Symantec: Vista Not A Security Panacea

That's the overarching message from a series of whitepapers released Wednesday by researchers from Symantec's Security Response Advanced Threat Research group, who put Vista's highly touted security through the paces.

Symantec researchers took a backlog of malicious code samples and ran them on Vista to see what could survive in the new OS environment. They found that Vista is vulnerable to some of the same malicious code that attackers have been using on older versions of Windows, said Ollie Whitehouse, an architect with Symantec's Security Response Advanced Threat Research team.

For example, Symantec found that 4 percent of keyloggers and mass mailers can successfully execute and survive a system restart on Vista without being modified, as can 3 percent of backdoors and 2 percent of Trojans, spyware and adware, Whitehouse noted.

In addition, malware authors in some cases only have to make modifications to get their exploits running on Vista, according to Whitehouse. "The fact that there are existing samples of malicious code that works today against Vista is alarming," he said.

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Microsoft has bolstered kernel security in Vista with three new technologies: driver signing, which ensures that all kernel drivers the system loads are trustworthy; code integrity, which checks the OS code for signs of tampering; and Patchguard, which protects OS elements at the deepest level of kernel memory.

Although the kernel protection technologies are designed for 64-bit versions of Vista, which won't be in widespread use for a couple of years, they represent little more than "a bump in the road" for hackers, Whitehouse said. Symantec researchers also said they were able to disable all three of the security technologies in Vista with about one man-week of effort.

"As demonstrated during the development process of Windows Vista and during its release, hackers can and will subvert PatchGuard," the researchers wrote.

Vista also doesn't fully account for the fact that attackers are now moving up the application stack and gravitating to the low-hanging fruit of third-party applications, Whitehouse said.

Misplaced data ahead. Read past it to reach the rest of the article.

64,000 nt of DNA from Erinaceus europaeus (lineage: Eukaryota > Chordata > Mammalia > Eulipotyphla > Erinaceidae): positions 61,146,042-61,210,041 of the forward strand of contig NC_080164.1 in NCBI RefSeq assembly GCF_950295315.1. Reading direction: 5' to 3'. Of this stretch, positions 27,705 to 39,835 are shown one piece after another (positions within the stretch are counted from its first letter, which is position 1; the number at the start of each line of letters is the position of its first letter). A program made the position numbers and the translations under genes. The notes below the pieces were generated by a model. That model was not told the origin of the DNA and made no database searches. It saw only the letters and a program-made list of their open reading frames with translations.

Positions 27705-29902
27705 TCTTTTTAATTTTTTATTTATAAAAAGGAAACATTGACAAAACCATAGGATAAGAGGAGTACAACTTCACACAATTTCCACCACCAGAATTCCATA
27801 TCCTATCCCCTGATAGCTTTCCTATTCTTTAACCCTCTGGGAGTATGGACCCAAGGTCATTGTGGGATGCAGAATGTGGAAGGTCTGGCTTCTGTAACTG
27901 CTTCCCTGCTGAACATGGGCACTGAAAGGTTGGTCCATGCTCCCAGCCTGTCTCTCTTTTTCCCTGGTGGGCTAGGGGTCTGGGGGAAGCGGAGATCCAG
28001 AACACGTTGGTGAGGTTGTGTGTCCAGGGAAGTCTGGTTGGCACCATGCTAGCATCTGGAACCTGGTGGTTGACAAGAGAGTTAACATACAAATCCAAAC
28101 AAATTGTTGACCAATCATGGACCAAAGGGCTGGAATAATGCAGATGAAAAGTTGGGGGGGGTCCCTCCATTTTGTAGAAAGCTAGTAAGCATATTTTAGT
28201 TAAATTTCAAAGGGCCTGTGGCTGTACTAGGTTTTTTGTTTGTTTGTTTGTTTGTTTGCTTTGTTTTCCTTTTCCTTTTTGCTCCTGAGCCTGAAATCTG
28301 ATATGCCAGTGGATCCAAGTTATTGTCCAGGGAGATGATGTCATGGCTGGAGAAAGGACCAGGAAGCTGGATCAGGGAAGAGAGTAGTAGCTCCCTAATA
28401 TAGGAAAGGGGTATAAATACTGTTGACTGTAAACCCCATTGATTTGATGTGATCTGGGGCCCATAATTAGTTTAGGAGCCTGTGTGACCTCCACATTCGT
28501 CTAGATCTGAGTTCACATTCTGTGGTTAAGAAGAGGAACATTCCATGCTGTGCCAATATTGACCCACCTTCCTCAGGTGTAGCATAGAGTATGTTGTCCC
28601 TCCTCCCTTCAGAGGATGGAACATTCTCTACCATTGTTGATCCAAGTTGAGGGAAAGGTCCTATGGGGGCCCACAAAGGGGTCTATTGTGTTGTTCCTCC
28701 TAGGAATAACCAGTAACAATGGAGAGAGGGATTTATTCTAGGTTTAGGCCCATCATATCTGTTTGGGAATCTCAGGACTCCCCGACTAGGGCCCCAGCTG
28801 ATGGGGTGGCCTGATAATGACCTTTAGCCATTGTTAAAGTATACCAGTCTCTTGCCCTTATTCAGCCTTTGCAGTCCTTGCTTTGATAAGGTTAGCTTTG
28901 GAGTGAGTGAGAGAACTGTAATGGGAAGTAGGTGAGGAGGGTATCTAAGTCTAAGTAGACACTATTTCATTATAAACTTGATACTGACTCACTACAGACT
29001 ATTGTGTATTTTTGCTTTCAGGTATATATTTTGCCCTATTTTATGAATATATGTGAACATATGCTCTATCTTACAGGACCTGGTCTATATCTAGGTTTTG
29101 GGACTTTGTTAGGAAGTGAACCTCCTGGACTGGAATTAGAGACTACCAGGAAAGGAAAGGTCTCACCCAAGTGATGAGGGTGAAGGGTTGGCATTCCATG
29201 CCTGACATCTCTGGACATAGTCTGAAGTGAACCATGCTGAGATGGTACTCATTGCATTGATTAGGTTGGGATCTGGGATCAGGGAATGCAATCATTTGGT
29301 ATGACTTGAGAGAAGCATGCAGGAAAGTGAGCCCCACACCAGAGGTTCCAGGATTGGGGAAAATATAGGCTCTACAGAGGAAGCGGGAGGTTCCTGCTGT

While Microsoft deserves credit for letting third-party Vista application developers gain the same level of protection that Microsoft applications have, developers must make changes to the code of their apps to access those improvements, which is a tedious process, Whitehouse said.

Another new security measure in Vista that falls short is Address Space Layout Randomization (ASLR), a defensive technology that takes memory assigned to applications and jumbles it to make it harder for attackers to find and exploit vulnerabilities, according to Whitehouse.

ASLR helps soften the impact of memory corruption flaws that can be leveraged to launch malicious code attacks, but the level of protection one would have expected from ASLR isn't necessarily present, he said. In fact, Symantec discovered two bugs in the implementation that undermine ASLR's effectiveness, as well as an unexpected manifestation of how memory is used that could make it easier for hackers to find what they're after, he said.

Symantec's Vista research isn't meant to cast a shadow on the security improvements in Vista but to provide a view of how Vista will affect the overall threat landscape, Whitehouse noted.

However, one Symantec solution provider said he thinks the research underscores the gamesmanship going on in the security industry that's being fueled by competition between vendors.

"I think Symantec is a little bit worried about Microsoft moving into their space, and these papers could be their way of slowing Microsoft's momentum into the security space," said the solution provider.